The National Renewable Energy Laboratory in Colorado has installed two of the biggest wind turbines ever tested at the facility.
The video above shows workers putting up the 220 tons of wind turbine parts for the 253-foot diameter blades. This story in EnergyCurrent.com says they’ll be able to generate 1.5 megawatts of power:
“This turbine is a modern, utility-scale machine that will serve as a general-purpose research platform,” said Fort Felker, director of the wind center.
Thousands of similar turbines are already being used at wind farms across the country, but the blades on those machines need to keep spinning, generating as much electricity as possible and working to recoup investments in the farm.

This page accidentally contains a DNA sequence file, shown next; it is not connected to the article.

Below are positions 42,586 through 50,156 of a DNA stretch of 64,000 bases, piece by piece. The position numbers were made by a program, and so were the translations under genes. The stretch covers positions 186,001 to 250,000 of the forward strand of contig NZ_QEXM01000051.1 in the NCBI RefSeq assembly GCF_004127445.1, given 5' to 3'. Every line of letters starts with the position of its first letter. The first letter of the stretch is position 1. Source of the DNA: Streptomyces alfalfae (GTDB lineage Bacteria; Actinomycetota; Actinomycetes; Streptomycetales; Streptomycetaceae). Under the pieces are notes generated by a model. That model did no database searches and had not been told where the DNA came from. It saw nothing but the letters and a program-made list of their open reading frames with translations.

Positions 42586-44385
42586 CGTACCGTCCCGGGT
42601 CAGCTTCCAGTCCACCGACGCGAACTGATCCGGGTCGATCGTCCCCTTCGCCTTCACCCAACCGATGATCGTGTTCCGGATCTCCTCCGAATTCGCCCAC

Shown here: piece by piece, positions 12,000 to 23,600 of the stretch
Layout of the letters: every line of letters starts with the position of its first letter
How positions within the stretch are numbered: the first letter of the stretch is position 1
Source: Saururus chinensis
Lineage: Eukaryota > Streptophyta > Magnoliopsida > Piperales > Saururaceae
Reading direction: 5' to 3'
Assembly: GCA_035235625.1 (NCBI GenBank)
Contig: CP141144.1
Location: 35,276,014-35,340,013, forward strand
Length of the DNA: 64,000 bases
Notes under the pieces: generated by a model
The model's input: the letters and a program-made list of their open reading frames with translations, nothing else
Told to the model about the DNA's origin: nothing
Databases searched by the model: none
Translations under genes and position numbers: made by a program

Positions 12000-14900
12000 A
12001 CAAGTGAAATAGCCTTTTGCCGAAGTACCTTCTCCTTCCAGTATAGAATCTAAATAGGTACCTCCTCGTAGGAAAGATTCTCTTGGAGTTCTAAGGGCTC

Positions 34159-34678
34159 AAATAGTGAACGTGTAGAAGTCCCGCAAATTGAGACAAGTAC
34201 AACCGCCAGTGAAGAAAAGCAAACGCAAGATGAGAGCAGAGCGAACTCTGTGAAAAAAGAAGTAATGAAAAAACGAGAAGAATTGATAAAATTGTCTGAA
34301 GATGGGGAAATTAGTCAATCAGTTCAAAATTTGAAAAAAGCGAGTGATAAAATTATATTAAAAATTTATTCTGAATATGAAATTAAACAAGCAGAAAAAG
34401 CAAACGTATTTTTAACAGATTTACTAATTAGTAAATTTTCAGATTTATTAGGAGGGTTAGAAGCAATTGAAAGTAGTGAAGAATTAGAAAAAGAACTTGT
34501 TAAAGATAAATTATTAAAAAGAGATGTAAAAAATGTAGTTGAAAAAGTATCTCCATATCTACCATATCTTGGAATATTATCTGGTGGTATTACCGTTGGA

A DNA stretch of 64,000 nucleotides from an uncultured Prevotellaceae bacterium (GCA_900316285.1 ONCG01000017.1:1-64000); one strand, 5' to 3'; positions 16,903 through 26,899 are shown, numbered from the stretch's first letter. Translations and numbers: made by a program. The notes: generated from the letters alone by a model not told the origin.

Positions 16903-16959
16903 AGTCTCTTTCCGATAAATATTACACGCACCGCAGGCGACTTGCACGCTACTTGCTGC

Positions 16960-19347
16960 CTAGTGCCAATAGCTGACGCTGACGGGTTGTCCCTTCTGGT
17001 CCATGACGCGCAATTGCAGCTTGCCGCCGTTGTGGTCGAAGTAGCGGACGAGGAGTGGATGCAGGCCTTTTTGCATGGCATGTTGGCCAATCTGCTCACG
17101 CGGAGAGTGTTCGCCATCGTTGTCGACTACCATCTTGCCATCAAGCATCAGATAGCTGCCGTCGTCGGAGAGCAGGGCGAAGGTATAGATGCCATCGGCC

But at the wind center, researchers will be able to tweak the turbine to get the most energy possible from the available wind in an effort to close the already-shrinking gap between the cost of wind energy and the cost of electricity from fossil fuels.
“Wind energy is cost-effective now, but there are lots of opportunities to be more reliable and more efficient,” said David Simms, manager of testing and operations. “We’re trying to figure out how to get more wind turbines out there that are more effective.”
The article goes on to say that an even bigger wind turbine with a rotor diameter of 331 feet will be put up at NREL’s National Wind Technology Center later this year. Researchers believe the extreme wind conditions, along with snow, ice, lightning and severe storms, in that part of Colorado will be a great testing ground to see how much the big blades can take.